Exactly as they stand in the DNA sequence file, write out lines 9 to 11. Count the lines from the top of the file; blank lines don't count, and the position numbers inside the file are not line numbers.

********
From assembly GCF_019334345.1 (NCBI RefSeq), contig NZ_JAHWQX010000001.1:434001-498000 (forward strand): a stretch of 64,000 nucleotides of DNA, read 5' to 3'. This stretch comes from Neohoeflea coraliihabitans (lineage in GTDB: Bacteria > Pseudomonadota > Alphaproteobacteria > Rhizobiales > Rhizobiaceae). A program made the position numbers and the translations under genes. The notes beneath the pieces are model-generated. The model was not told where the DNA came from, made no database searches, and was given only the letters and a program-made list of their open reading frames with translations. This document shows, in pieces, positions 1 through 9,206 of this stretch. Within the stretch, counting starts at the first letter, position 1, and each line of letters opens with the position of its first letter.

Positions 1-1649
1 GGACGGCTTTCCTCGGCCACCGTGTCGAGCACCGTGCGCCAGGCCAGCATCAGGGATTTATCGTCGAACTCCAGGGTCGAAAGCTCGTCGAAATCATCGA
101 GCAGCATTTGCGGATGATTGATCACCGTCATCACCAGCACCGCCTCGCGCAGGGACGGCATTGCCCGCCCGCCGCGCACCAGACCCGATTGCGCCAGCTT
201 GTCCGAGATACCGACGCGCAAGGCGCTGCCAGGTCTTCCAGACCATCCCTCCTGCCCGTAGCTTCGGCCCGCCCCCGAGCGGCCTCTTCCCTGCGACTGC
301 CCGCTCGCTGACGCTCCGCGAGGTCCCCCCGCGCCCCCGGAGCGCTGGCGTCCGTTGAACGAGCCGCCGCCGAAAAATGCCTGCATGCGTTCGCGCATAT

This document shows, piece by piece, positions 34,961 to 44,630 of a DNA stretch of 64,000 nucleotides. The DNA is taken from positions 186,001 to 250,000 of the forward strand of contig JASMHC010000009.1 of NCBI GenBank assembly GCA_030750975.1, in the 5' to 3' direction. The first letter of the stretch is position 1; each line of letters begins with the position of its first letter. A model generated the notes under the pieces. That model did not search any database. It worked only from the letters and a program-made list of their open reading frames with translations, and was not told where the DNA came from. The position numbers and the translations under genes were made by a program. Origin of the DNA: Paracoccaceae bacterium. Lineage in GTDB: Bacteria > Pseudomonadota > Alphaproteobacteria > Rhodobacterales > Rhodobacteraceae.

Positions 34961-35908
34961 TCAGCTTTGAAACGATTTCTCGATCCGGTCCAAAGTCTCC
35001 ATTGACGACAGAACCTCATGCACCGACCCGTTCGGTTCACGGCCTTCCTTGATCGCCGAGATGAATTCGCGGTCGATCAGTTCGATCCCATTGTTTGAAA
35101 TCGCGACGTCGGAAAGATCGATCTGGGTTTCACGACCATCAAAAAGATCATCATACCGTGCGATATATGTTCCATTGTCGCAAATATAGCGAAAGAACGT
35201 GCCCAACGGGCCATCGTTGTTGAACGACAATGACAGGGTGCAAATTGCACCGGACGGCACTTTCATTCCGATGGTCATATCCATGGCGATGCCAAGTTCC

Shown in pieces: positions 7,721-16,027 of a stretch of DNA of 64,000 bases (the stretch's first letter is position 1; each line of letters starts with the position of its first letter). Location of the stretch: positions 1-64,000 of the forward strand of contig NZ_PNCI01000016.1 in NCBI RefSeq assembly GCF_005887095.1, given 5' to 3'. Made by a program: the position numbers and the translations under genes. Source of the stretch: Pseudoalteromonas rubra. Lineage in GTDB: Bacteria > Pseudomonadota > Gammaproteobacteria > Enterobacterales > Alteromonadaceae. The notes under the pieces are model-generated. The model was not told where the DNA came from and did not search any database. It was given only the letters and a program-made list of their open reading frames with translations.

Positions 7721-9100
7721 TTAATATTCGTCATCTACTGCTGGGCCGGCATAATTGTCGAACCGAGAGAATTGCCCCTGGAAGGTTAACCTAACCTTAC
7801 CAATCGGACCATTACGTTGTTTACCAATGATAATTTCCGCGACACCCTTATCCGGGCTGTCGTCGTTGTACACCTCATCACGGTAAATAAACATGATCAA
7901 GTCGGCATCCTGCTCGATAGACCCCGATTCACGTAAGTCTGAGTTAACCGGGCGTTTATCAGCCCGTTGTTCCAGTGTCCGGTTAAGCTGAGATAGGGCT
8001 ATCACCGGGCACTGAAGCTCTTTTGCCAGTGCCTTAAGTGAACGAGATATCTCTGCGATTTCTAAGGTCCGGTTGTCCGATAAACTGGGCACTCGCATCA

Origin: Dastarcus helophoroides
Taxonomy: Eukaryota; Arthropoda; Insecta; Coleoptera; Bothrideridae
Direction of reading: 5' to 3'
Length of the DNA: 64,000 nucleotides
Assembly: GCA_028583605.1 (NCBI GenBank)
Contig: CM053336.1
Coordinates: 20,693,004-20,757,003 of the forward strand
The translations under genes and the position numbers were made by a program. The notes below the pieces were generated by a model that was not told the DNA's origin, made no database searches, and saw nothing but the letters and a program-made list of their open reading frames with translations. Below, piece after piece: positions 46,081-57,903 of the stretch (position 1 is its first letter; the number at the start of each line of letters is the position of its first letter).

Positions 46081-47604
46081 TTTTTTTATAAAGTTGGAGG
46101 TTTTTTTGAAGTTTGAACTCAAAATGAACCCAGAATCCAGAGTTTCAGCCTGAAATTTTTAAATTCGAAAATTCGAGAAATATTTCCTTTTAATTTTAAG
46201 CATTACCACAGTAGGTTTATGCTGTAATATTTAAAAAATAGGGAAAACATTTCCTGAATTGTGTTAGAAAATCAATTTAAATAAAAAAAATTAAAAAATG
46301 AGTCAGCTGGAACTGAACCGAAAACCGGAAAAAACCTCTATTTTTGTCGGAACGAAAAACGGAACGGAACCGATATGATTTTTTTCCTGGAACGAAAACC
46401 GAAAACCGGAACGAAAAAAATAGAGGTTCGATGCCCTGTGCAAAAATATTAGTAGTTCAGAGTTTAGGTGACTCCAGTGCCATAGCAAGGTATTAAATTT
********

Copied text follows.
34961 TCAGCTTTGAAACGATTTCTCGATCCGGTCCAAAGTCTCC
35001 ATTGACGACAGAACCTCATGCACCGACCCGTTCGGTTCACGGCCTTCCTTGATCGCCGAGATGAATTCGCGGTCGATCAGTTCGATCCCATTGTTTGAAA
35101 TCGCGACGTCGGAAAGATCGATCTGGGTTTCACGACCATCAAAAAGATCATCATACCGTGCGATATATGTTCCATTGTCGCAAATATAGCGAAAGAACGT